Sociology Index

Public Domain

Public Domain covers all works not covered by intellectual property rights. Public Domain includes intellectual property rights that have expired and Intellectual Property Rights that have been forfeited. Publicly available to the public and unavailable to private ownership, public domain is as important to innovation and culture as material protected by intellectual property rights. Material in the public domain is not protected by copyright law, even when incorporated into a copyrighted work. Works of the governments are excluded from copyright law and are considered to be in the public domain in their respective countries. The term public domain is not normally applied to situations where the creator of a work retains residual rights, in which case use of the work is referred to as "under license" or "with permission".

Fair Use, Copyleft All Wrongs Reserved

Public Domain is as Important to Innovation and Culture as Intellectual Property Rights. IP Rights vary by country and jurisdiction, therefore, a work may be subject to rights in one country and be in the public domain in another. Some works are not covered by copyright, and are therefore in the public domain, examples among them are, the formulae of Newtonian physics, cooking recipes, and all computer software created prior to 1974.

According to James Boyle, the works of William Shakespeare and Beethoven, and most early silent films, are in the public domain either by virtue of their having been created before copyright existed, or by their copyright term having expired.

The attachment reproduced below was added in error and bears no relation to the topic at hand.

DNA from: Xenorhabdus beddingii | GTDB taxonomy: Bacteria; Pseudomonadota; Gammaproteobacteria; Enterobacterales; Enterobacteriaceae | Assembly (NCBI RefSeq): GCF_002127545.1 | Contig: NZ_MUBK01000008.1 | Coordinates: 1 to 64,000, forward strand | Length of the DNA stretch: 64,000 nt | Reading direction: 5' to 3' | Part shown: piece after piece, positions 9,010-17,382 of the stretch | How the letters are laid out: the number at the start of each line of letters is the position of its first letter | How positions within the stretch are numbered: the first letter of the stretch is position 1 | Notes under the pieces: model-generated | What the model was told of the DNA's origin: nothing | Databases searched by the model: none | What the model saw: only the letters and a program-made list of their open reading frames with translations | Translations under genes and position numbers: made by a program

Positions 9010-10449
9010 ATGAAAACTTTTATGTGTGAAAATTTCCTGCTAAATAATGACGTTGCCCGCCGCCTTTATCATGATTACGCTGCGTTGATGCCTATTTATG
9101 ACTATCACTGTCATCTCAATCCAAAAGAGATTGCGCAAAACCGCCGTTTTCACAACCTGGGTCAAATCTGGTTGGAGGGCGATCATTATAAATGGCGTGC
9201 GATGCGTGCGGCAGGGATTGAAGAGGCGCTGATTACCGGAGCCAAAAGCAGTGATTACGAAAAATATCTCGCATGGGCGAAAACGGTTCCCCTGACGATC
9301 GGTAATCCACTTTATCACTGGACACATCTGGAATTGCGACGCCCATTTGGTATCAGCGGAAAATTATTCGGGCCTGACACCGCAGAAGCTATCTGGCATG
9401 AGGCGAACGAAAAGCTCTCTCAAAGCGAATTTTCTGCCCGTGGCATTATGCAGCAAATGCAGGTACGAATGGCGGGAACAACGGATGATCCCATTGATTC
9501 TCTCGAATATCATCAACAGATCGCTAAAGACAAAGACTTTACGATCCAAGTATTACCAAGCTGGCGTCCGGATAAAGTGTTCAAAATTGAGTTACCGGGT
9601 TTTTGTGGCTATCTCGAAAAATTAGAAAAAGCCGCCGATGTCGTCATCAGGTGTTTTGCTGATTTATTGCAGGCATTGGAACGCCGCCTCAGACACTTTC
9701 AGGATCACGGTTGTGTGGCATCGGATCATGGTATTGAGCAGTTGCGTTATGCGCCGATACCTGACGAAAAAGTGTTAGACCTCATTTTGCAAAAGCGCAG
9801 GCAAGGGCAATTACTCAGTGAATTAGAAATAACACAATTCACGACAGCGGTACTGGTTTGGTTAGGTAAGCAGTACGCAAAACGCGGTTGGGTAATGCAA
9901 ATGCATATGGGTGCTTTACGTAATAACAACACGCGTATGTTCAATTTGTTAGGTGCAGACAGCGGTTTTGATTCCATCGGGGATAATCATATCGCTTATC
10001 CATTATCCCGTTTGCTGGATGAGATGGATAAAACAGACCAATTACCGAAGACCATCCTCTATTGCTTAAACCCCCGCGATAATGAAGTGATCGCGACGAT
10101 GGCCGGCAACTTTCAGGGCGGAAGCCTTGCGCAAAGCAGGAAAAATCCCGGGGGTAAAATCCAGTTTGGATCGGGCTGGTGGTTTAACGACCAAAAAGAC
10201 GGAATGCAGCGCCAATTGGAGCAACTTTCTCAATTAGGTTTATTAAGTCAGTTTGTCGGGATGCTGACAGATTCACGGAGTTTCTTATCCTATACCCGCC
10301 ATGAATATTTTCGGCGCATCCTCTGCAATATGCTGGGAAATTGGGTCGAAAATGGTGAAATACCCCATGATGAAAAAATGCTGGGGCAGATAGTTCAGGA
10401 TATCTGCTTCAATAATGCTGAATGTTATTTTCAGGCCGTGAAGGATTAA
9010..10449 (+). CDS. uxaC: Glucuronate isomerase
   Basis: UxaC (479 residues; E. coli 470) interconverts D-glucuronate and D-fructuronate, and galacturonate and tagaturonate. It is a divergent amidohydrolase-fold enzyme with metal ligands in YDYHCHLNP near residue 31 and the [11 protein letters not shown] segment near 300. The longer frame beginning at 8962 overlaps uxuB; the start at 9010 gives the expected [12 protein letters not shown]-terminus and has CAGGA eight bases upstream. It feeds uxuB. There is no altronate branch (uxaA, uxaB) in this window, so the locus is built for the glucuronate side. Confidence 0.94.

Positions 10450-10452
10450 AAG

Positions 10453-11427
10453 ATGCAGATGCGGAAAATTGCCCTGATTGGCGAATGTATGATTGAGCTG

The term public domain may also be interchangeably used with other undefined terms such as the "public sphere" or "commons", including concepts such as "commons of the mind", the "intellectual commons" and the "information commons". - Ronan, Deazley (2006). Rethinking copyright: history, theory, language. Edward Elgar Publishing.

The Public Domain: Enclosing the Commons of the Mind
James Boyle, Yale University Press, 2008. Boyle argues that just as every informed citizen needs to know at least something about the environment or civil rights, every citizen should also understand intellectual property law. Why? Because intellectual property rights mark out the ground rules of the information society, and today’s policies are unbalanced, unsupported by evidence, and often detrimental to cultural access, free speech, digital creativity, and scientific innovation. Boyle identifies as a major problem the widespread failure to understand the importance of the public domain, the realm of material that everyone is free to use and share without permission or fee. The public domain is as vital to innovation and culture as the realm of material protected by intellectual property rights, he asserts, and he calls for a movement akin to the environmental movement to preserve it.